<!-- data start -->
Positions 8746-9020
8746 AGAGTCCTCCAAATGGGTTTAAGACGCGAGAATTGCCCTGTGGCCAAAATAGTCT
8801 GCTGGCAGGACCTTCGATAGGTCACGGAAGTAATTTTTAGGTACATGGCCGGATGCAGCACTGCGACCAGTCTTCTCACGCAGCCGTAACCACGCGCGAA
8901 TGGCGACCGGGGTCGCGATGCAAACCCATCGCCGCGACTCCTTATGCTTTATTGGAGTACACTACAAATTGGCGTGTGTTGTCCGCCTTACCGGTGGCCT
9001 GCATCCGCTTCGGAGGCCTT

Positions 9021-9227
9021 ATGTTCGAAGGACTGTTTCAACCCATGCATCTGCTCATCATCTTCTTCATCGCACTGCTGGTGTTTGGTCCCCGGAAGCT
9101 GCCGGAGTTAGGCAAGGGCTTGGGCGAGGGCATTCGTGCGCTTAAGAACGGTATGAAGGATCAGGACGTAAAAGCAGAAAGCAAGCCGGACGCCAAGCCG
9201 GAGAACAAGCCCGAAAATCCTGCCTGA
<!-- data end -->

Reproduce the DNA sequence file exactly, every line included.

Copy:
Positions 8746-9020
8746 AGAGTCCTCCAAATGGGTTTAAGACGCGAGAATTGCCCTGTGGCCAAAATAGTCT
8801 GCTGGCAGGACCTTCGATAGGTCACGGAAGTAATTTTTAGGTACATGGCCGGATGCAGCACTGCGACCAGTCTTCTCACGCAGCCGTAACCACGCGCGAA
8901 TGGCGACCGGGGTCGCGATGCAAACCCATCGCCGCGACTCCTTATGCTTTATTGGAGTACACTACAAATTGGCGTGTGTTGTCCGCCTTACCGGTGGCCT
9001 GCATCCGCTTCGGAGGCCTT

Positions 9021-9227
9021 ATGTTCGAAGGACTGTTTCAACCCATGCATCTGCTCATCATCTTCTTCATCGCACTGCTGGTGTTTGGTCCCCGGAAGCT
9101 GCCGGAGTTAGGCAAGGGCTTGGGCGAGGGCATTCGTGCGCTTAAGAACGGTATGAAGGATCAGGACGTAAAAGCAGAAAGCAAGCCGGACGCCAAGCCG
9201 GAGAACAAGCCCGAAAATCCTGCCTGA